Countries like Uganda, which last October pledged to improve prenatal and childbirth care, are moving in the right direction. Along with the governments of Nepal, Bangladesh, Malawi and Ethiopia — some of the poorest countries on Earth — they are showing that it can be done. In the past year, in fact, 170 countries signed on to A Promise Renewed, a global commitment to end child mortality within a generation.

“It’s hard to imagine the depth of one mother’s pain in losing her baby the very day she gives birth, let alone a million times over,” Miles said. “Yet this report is full of hope. It shows there is a growing movement to save newborn lives and growing evidence that we can do it.”

But it will take a lot more than hope to save lives. It will take, as Miles said, political will. It will take the courage to address the underlying causes of infant mortality and lack of heath care, such as gender inequality, education for girls and pregnant women, and proper nutrition. It will also take funding, and the commitment to deliver these very tangible solutions to those who need them most: newborns like the little girl resting in her incubator in Uganda as her lungs grow stronger, thanks to her government’s promise to increase the availability of and access to quality care to the smallest and most innocent lives.


Photo courtesy of Save the Children


Alicia Westberry
Alicia Westberry4 years ago

Good luck getting political will and funding. Politicians spend so much time arguing with each other that they are practically ineffective. Not enough people within the third-world countries care to try to fix the problem. Those that do, such as the mothers that have to mourn their babies shortly after giving birth, don't know enough to ask how to give birth to healthy, full-term babies that will survive to become adults.

Dennis D.
Past Member 4 years ago

Sarah H. Gosnel has been sentenced to three life sentence. Plus still has to face the federal drug charges. Justice has been served.

Sarah Hill
Sarah Hill4 years ago

What about the babies that Gosnell killed? Where is the outrage for that?

Michael H.
Mike H4 years ago

That's a short life!

Vivian Birdwell
Vivian B4 years ago

Unbelievable the amount of children dying on their first day of life!!

Andy Kadir-buxton

The Buxton Handclap Method of delivering babies that minimises birth trauma to both mother and baby is used in various Third World countries, and according to one statistic quoted in 'New Scientist' would lead to an improvement in IQ of 15 points over natural child birth, and thus minimise intellectual impairment caused by difficult child birth.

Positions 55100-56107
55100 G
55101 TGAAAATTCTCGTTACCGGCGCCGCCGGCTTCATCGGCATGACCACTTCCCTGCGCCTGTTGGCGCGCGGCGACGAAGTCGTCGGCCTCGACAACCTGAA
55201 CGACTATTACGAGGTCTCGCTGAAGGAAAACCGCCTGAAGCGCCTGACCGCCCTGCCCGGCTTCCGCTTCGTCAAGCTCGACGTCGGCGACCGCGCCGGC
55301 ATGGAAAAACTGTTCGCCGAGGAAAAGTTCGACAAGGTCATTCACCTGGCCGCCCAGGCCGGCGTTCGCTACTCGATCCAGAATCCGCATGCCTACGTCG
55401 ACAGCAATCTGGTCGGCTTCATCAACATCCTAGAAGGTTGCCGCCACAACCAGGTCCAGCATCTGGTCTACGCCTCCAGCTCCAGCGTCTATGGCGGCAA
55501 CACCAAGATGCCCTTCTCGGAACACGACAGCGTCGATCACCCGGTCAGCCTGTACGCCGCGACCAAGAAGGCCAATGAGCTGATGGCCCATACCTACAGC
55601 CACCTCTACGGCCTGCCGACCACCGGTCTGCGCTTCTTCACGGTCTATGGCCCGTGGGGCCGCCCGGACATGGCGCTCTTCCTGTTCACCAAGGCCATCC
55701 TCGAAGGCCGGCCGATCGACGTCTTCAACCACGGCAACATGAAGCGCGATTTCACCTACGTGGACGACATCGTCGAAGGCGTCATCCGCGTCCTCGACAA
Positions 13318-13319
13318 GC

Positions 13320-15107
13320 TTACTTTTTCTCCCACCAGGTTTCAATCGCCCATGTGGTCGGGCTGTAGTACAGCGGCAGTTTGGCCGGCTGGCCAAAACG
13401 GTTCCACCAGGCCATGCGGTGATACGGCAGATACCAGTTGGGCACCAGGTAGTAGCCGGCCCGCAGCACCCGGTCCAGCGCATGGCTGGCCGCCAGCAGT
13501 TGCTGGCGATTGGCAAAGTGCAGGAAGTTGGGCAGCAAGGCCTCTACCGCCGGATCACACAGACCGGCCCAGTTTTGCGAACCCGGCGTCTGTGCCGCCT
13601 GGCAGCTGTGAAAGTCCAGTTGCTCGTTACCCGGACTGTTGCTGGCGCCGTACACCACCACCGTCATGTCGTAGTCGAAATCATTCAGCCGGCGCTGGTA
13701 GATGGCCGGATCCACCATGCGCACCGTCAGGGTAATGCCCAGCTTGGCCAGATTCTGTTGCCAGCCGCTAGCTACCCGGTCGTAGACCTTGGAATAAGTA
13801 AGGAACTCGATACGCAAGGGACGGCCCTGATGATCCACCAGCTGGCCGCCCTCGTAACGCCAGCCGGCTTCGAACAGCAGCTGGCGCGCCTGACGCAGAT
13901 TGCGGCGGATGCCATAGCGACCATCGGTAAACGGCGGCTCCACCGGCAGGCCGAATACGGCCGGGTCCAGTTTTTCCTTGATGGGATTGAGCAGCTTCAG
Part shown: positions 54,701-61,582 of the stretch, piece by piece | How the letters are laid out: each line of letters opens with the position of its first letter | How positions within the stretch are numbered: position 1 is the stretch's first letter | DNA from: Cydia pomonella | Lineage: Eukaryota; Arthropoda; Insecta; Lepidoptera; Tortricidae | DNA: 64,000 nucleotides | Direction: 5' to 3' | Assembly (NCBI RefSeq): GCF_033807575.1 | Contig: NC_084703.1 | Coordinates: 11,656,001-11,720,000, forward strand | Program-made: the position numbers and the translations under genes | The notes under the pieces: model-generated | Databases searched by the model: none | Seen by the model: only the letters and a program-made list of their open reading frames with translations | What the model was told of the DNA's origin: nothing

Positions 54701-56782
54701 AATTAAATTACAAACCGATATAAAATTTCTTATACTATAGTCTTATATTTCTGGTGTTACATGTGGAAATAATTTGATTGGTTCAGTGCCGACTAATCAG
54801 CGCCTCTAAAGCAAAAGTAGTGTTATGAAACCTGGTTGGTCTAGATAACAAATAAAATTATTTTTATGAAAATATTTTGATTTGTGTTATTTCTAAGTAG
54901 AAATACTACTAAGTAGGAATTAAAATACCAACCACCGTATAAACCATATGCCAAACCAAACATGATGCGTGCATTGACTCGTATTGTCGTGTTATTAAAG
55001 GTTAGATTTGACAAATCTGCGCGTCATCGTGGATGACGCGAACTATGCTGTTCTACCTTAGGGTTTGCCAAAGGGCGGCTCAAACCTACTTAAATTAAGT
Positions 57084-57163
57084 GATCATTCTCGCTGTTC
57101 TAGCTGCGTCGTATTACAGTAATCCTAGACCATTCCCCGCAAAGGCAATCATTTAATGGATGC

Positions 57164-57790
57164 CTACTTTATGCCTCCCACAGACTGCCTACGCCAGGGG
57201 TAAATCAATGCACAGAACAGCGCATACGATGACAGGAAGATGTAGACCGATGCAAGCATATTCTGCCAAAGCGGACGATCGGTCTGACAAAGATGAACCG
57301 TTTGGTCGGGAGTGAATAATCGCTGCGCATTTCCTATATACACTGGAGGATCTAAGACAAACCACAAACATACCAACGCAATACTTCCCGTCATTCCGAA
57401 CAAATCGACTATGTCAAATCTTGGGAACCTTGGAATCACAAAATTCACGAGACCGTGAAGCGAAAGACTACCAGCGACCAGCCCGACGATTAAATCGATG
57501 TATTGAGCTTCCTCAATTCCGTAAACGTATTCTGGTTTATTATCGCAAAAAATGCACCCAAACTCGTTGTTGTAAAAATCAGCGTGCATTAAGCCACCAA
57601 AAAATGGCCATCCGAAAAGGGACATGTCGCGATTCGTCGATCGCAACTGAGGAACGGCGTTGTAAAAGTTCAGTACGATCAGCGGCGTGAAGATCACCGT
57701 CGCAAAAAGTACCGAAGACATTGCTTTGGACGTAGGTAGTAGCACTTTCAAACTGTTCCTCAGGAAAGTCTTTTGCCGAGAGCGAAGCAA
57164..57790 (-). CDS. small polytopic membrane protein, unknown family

With The Buxton Handclap Method at the onset of labour, the birth canal is held open by the hands of the deliverer. (Body building will increased the strength of the deliverer so that they are strong enough to carry out the Method.) The baby can be manipulated into position with the head down from any position by the deliverer holding the birth canal open with one hand and the side of the arm on the other side, leaving one hand free to do any necessary moving of the baby. In the event of the umbilical cord being wrapped around the baby's neck this can be corrected. When everything is as it should be the baby can be gently slid out by hooking the fingers around the chin.

Once delivered the baby can then be tickled to ensure it's airways are clear.

Pamela Tracy
Pamela Tracy4 years ago

The USA should be ashamed of having the highest infant mortality rate, but that can only be among the first world countries. Too many babies die each day or before 5 years old in Africa and Asian countries and of course we never get the right count because too many babies are still born outside of any hospital in Africa and Asia.

Uddhab Khadka
Uddhab Khadka4 years ago

Thank you.

Lydia Weissmuller Price

I wish we could have the option of using butterfly credits to purchase life-saving equipment and medications for these babies.

Lauren French
Lauren French4 years ago

The US has the highest infant mortality rate in the developed world because its citizens do not have universal access to free/affordable healthcare. Simple as. Western Europe, which is where I live, has the lowest because states such as the UK, Norway, France, etc have excellent infrastructure for delivering healthcare. Yes we have our issues with the NHS in the UK, and unfortunately our current government is trying to privatise the system so I guess soon the UK could be joining the US with high rates of baby deaths. But currently, when a baby is born, and if they need an operation, all the doctors need is the parents' consent to operate on their child.